Chaos in the Desert Kingdom

With opposition increasing, the Saudi royal family are prompted to begin reforms, argues

The eruption of terror in Saudi Arabia caught the attention of the world last week as militant attacks sent oil prices skywards, exposing key instabilities threatening the reign of the ruling al-Saud family.

On May 29, in a siege on oil-company compounds in Khobar, Al-Qaeda-linked gunmen killed 22 people – mostly expatriates – and injured 25.

The assailants, all but one of whom avoided capture by inadequate Saudi security, later published an account of the operation on the internet, detailing how they deliberately hunted down Westerners.

The slayings came in the middle of an upsurge in terrorist violence. A series of drive-by shootings, kidnappings and murders has provoked shockwaves throughout the large expat community, with renewed calls for ‘vigilance’ from Washington and London.

They also come amidst an ongoing battle between fundamentalist militants and the long-ruling al-Saud family, an autocratic dynasty that embraces the most puritanical form of Islam, Wahhabism. Abdulaziz al-Muqrin, named by the militants as the orchestrator of the attacks, indicated the terrorists’ greater ambition of overthrowing the Saudi royals.

Hostility towards the House of Saud is entrenched among Muslim extremists, with resentments stoked by the friendship which the Saudi princes extend to their oil-dependent cousins in the US. Sporadic extremism has always been clamped down on in the past with increased security provisions. There appears little reason to believe that the Saudi’s will act any differently this time around.

Osama Bin Laden’s folk hero status appears to be on the wane, but there remains a growing pool of young, well-educated subjects, frustrated by high levels of unemployment. They are angry at the greed, unaccountability and incompetence of Saudi’s many princes. Saudi Arabia’s relations with the US, whose backing of Israel and occupation of Iraq doesn’t win them any friends in this part of the world, also leads many to support criticism of the governing regime.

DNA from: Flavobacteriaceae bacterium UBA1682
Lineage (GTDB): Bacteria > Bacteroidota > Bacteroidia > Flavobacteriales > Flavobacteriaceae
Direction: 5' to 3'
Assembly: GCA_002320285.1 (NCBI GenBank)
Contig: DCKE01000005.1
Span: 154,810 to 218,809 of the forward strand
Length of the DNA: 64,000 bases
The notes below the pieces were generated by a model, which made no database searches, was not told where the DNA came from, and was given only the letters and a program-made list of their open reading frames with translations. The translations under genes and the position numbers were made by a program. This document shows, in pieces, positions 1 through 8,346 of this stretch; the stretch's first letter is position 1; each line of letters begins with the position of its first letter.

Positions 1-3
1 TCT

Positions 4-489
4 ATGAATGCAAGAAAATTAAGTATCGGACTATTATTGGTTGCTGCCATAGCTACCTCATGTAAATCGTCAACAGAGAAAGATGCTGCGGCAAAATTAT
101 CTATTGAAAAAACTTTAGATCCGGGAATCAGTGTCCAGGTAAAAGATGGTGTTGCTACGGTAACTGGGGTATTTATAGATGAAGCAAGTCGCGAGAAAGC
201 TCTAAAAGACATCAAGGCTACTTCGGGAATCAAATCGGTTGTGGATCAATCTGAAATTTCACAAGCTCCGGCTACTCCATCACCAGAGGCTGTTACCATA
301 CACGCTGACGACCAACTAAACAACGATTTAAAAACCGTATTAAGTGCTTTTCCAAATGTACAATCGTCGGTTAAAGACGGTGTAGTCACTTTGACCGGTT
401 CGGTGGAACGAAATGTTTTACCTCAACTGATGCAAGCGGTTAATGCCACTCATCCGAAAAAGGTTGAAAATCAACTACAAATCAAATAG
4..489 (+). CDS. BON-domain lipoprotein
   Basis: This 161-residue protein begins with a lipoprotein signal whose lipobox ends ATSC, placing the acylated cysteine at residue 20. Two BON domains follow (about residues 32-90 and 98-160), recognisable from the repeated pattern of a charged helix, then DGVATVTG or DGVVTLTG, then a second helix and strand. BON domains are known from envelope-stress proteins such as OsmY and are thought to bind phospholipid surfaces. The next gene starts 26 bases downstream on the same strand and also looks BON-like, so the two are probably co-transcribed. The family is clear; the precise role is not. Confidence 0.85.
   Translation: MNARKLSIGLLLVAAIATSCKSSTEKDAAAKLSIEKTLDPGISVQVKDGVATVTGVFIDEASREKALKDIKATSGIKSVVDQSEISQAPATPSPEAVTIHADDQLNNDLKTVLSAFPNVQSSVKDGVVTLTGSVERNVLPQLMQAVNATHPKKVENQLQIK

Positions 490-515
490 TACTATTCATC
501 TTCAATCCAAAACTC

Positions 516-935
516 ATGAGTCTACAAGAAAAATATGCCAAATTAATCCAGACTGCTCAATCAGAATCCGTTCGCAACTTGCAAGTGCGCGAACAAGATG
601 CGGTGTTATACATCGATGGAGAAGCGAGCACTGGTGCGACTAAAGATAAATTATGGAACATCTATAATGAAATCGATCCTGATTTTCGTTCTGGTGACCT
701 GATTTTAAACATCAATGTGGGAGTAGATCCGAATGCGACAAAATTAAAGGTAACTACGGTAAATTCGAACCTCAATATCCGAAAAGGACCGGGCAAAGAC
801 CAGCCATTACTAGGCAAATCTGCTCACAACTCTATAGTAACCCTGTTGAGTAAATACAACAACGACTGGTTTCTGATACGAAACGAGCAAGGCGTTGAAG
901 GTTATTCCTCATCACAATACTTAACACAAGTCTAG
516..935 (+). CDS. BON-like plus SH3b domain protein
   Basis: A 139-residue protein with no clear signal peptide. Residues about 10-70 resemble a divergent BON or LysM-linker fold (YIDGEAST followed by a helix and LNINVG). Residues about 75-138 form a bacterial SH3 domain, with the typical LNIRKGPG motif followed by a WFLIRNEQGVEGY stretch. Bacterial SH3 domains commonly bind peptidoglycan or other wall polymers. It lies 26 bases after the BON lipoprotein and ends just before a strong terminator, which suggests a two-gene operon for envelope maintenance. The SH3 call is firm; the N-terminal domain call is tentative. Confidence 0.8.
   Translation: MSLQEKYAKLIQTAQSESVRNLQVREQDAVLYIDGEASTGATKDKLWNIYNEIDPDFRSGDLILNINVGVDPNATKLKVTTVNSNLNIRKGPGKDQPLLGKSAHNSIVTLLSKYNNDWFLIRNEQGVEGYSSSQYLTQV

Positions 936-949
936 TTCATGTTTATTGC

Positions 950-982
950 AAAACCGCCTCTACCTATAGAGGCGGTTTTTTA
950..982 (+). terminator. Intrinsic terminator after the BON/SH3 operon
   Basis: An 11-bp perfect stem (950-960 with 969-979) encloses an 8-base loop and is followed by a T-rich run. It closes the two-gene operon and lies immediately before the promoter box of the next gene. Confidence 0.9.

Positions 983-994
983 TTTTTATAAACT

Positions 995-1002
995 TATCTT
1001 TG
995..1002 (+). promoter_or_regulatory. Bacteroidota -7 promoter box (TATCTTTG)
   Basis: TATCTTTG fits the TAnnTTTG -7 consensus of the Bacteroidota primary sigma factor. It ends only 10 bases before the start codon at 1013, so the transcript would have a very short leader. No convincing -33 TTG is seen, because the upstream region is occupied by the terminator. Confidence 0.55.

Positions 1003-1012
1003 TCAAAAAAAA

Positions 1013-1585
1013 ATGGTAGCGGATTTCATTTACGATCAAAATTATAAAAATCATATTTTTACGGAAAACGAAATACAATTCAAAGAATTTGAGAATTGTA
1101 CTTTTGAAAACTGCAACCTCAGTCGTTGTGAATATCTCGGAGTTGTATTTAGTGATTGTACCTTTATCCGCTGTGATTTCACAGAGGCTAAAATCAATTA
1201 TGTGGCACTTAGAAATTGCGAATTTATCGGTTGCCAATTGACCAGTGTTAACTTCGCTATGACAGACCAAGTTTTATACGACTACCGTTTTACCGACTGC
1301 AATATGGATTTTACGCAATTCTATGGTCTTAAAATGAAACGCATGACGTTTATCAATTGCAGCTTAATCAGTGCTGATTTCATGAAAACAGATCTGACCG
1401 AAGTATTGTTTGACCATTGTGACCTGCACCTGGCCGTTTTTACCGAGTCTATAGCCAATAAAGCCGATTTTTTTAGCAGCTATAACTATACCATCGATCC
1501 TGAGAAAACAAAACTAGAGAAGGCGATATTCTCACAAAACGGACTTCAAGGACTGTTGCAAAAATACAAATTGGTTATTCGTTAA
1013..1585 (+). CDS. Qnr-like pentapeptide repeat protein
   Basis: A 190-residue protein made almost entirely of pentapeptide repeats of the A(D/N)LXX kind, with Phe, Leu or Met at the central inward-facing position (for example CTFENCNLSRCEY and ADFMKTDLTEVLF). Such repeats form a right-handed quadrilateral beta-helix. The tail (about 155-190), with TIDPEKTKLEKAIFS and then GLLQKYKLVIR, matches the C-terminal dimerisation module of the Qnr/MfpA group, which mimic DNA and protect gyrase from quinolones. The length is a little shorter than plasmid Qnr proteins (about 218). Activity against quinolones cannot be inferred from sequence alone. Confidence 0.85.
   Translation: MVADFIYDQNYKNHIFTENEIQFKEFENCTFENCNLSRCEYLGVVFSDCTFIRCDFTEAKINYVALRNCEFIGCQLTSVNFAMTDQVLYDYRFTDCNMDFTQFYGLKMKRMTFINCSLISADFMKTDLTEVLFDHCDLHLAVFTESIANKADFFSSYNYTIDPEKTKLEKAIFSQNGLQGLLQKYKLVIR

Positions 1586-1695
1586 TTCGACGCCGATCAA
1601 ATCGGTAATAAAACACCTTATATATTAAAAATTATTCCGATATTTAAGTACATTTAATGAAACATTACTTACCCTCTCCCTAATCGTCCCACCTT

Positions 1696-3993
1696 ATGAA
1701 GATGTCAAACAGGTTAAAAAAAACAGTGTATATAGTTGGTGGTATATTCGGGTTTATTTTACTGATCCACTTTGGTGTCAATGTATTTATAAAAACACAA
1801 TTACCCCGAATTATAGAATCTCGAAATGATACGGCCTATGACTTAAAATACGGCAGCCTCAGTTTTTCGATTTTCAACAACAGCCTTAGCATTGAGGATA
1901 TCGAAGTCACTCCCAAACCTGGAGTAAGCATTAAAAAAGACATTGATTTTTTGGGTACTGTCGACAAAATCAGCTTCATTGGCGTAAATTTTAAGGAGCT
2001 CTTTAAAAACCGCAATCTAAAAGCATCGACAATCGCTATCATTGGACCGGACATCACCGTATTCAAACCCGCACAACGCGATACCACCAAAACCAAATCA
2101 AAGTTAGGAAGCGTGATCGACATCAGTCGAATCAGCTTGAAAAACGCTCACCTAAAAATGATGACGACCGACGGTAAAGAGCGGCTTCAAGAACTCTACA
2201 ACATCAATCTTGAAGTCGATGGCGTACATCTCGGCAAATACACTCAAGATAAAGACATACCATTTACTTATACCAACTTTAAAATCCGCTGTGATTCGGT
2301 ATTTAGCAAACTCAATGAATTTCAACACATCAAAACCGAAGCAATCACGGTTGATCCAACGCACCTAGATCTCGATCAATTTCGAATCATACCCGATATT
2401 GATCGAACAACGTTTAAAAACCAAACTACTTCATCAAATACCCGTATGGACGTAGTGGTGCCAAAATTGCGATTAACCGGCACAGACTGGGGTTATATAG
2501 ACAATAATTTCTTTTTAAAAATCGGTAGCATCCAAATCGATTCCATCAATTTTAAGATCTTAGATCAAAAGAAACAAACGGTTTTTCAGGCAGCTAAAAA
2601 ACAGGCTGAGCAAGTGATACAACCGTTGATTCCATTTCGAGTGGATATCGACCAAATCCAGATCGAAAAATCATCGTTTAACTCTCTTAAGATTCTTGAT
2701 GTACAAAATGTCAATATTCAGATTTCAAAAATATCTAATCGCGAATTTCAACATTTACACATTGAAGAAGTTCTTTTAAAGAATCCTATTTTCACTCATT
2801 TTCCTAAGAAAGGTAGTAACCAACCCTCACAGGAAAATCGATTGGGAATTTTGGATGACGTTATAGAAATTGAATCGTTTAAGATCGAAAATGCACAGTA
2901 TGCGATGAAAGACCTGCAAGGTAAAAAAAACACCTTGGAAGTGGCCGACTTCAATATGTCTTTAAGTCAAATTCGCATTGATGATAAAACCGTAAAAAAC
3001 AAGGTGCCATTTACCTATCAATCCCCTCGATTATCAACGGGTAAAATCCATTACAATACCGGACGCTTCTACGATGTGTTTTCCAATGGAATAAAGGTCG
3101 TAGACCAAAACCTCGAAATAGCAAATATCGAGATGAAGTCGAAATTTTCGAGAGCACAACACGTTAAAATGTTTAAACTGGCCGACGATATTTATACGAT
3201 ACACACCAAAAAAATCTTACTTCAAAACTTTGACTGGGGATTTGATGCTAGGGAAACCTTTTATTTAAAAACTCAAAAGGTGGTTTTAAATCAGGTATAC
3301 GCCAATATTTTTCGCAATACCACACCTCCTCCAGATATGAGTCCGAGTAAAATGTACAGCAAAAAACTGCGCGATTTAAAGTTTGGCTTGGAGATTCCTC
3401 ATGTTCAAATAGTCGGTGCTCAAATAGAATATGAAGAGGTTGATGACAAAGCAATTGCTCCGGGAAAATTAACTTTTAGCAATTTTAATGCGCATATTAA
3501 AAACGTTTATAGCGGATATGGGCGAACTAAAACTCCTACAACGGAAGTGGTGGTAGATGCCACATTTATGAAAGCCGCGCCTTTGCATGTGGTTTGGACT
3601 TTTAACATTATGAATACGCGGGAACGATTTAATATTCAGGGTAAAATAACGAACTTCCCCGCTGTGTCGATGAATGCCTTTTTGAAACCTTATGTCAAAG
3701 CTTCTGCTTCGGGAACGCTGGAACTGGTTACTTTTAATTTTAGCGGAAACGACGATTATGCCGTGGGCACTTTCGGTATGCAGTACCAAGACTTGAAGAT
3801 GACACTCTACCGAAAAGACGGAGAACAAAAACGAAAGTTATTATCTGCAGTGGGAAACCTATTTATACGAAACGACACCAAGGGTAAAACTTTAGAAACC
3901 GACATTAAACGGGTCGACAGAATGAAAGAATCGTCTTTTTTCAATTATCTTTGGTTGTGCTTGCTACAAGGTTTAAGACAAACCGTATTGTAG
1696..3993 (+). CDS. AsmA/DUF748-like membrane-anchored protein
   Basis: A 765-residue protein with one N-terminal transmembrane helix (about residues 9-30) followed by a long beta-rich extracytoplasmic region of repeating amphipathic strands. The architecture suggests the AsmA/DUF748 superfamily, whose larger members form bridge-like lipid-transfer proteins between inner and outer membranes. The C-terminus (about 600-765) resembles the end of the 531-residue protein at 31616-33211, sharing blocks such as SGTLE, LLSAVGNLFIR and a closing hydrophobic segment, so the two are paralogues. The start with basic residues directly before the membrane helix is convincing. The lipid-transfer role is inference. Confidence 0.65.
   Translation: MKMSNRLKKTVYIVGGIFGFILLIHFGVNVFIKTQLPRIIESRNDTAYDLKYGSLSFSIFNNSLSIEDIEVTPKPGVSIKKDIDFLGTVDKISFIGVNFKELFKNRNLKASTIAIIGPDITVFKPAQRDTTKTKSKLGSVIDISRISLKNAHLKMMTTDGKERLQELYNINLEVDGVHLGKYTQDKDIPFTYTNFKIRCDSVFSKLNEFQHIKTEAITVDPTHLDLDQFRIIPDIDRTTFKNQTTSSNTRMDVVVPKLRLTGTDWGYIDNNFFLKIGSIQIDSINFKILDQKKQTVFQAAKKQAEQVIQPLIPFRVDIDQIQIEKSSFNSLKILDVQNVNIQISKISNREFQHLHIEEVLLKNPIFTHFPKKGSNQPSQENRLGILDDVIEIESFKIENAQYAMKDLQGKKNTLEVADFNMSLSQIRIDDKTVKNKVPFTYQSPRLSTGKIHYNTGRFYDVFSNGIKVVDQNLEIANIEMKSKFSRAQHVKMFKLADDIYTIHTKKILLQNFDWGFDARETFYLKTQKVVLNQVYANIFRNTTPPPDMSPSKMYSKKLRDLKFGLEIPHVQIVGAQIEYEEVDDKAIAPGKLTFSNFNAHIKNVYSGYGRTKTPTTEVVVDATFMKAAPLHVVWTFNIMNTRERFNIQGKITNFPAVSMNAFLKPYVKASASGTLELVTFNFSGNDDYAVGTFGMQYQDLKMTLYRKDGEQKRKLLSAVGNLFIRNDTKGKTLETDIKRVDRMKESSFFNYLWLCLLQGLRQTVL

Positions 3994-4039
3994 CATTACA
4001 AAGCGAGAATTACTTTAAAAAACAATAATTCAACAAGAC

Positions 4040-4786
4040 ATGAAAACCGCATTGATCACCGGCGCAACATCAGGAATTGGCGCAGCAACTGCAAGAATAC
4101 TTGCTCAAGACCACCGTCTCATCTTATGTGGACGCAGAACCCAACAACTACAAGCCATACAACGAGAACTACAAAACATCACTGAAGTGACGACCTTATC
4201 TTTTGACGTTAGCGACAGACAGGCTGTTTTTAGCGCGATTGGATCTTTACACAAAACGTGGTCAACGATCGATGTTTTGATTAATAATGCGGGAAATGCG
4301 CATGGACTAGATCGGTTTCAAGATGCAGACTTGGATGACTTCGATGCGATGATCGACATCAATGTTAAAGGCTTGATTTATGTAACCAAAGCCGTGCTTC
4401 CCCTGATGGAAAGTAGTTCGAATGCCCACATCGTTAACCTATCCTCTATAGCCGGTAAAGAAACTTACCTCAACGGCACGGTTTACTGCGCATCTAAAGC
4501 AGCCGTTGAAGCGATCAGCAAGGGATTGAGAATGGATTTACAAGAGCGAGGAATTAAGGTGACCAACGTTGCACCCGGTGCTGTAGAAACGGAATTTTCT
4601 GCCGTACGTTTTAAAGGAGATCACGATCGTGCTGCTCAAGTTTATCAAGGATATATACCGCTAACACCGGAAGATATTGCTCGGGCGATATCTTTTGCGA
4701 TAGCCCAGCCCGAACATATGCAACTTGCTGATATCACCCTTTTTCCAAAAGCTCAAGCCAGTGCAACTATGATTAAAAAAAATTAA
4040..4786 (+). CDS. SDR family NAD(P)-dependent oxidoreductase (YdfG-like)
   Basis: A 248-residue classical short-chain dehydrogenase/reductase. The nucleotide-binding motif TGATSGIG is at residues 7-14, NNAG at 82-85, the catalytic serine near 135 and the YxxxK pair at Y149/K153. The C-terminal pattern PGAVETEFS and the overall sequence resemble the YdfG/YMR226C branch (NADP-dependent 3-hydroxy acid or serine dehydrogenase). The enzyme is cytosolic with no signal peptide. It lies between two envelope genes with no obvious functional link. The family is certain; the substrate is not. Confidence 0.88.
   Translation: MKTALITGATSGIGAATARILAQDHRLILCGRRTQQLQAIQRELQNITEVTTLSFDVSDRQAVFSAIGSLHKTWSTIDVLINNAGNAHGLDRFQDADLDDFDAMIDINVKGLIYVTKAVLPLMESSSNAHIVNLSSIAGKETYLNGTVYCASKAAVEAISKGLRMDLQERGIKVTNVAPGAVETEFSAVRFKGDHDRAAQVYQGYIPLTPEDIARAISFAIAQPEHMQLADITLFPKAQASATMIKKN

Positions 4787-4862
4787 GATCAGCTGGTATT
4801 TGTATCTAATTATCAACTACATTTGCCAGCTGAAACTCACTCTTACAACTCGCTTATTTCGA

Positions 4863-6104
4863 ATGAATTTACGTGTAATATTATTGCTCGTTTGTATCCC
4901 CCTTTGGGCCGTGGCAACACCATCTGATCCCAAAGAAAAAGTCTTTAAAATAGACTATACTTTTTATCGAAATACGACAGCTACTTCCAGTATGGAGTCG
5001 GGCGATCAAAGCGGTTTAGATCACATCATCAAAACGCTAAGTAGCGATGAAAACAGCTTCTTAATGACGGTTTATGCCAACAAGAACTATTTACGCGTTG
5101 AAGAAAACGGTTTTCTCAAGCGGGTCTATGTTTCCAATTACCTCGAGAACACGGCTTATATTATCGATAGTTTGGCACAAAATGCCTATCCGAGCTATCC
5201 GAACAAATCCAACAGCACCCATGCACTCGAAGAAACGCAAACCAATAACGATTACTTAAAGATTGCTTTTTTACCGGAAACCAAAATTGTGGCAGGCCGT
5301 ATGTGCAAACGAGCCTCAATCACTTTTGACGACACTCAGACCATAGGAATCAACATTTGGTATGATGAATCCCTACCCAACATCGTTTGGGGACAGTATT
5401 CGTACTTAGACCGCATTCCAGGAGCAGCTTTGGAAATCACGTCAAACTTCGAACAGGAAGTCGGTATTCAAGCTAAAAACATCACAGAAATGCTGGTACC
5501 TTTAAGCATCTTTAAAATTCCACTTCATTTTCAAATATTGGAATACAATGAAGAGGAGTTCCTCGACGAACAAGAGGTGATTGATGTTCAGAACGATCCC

Disenchantment with the royal family is widespread and is pushing both moderate Saudi opinion and the royals themselves towards a mutually beneficial reform agenda.

The stuttering House of Saud should embrace this as a chance to win back moderate opinion from the right-wing radicals, who have been at the heart of much internal disquiet and caused the comparatively reformist Crown Prince a considerable headache.

The Crown Prince has already started the ball rolling. The Shura council, a consultative body, has been given more influence. Municipal elections have been proposed for October, where half the council’s members will be voted into office; the first example of suffrage in the kingdom.

A forum composed of handpicked opinion-formers has met twice under the chair of the Crown Prince to discuss the country’s future; sensitive topics under discussion have included school curriculum reform and strengthening the role of women in society.

The Saudi public, despite their conservatism, are being gently eased towards freer public debate but the reform process towards mass participation and civil rights will be slow. The wrath of the religious right will be difficult to avoid, but must be contested in order for the country to progress.

Although reforms will be a blunt tool in the short-term fight against terrorism, the House of Saud must have the courage and the determination to see them through.

Only then will Saudi rulers be able to govern legitimately. Only then, with the backing of the public, will they be able to defeat the terrorists.